Preliminary Sizing of Structural Elements

Introdution

Haven decided on the concepts and scheme for a structure, preliminary sizing of the structural elements composed within the structure commences. This post provides guidance on how to initially size structural elements prior to carrying out the full detailed design. This practice grants the designer the ability to have a feel of the form of the structure, as well as the changes that may be required during detail design, should the initial sizing prooves too onerous or should the client requirement change.

Estimating Principles

The main factor being considered when trying to initially size a structural element is it span. The other factors that may have an impact are the permanents actions and variable actions applied, support conditions and the material from which the element will be made from.

The following rules that will be provided in this post are simply “rules of thumb” used to gain an understanding of how to preliminarily size structural elements. A good comprehension of this, allows the structural designer to become accustomed to spotting undersized structural elements as well as being able to avoid oversizing structural elements. The rules, however, are simple guidelines and sometimes not precise.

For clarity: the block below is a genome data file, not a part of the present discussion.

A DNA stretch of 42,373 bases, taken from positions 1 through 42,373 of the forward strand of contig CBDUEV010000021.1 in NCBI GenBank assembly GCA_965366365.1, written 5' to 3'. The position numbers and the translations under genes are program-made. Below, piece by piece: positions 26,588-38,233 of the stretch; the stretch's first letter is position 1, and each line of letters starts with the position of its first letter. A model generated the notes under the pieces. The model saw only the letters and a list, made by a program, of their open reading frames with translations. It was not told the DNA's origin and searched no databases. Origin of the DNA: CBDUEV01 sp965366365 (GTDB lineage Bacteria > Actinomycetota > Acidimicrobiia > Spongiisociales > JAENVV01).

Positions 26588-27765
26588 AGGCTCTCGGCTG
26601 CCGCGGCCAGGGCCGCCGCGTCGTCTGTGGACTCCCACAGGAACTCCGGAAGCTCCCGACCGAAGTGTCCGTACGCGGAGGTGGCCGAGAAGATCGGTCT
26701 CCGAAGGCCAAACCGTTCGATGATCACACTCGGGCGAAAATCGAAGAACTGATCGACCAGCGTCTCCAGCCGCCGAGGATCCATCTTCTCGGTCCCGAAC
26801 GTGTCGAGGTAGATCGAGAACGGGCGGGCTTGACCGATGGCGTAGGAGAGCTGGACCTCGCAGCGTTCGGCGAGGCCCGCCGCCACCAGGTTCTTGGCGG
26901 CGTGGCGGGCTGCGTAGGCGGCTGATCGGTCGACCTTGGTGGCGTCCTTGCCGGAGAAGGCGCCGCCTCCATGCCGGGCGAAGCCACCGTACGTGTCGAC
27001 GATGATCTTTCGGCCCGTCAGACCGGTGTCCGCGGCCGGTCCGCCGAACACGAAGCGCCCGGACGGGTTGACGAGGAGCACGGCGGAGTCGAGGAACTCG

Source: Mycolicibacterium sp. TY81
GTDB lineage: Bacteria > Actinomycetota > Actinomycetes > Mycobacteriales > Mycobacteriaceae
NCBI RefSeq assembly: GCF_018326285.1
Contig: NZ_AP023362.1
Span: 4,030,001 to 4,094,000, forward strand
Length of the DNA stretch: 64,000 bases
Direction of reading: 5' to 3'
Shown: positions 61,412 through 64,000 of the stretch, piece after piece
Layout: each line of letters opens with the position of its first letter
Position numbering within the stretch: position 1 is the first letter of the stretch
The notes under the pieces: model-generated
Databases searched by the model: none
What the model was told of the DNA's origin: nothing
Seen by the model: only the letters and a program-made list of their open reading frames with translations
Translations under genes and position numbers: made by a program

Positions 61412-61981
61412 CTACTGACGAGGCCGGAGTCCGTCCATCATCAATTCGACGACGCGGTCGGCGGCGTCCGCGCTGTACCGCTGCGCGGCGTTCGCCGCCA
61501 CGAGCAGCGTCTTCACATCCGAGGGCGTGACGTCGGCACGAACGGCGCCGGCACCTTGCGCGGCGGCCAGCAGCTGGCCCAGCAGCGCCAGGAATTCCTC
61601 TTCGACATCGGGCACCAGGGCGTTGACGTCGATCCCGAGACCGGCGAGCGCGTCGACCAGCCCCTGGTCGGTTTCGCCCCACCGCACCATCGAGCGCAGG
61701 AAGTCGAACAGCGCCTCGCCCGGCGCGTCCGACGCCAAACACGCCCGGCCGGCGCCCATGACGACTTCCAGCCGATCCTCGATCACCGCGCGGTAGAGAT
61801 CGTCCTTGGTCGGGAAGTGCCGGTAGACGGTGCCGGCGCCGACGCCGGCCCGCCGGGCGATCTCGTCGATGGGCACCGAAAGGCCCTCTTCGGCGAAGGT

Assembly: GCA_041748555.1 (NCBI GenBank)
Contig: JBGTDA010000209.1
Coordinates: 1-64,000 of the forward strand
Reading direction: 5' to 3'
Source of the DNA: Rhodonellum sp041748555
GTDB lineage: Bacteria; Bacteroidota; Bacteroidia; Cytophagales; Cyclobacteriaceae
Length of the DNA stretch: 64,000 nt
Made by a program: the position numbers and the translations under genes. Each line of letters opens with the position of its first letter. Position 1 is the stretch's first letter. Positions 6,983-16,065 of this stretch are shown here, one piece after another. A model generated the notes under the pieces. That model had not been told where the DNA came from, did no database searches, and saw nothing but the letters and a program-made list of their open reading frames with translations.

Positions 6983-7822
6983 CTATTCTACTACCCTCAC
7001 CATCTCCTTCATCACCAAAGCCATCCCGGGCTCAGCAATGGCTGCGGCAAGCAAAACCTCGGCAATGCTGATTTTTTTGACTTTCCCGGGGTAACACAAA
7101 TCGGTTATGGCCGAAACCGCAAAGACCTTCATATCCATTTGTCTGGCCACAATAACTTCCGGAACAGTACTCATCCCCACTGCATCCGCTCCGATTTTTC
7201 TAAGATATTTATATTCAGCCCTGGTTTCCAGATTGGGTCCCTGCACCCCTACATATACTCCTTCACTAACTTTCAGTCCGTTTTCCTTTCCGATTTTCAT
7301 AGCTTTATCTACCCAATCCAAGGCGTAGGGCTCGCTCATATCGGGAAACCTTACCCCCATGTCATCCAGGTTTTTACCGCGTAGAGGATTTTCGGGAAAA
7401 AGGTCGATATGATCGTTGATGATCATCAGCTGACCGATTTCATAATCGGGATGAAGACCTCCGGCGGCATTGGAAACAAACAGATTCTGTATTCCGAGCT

Preliminary Sizing of Concrete Elements

Outside the variables that impact on the preliminary sizing of elements describes in the preceding section, the sizing of concrete elements is influenced by an additional factor which must be considered before the size estimation. That being the chosen structural form. This can vary from one-way spanning slabs with down-stand beams, ribbed slabs with band beams, flats slabs and so on and so forth. Figure 1 shows some common structural forms in concrete.

FIG 1: STRUCTURAL FORMS OF COMMON CONCRETE STRUCTURES
Concrete Slabs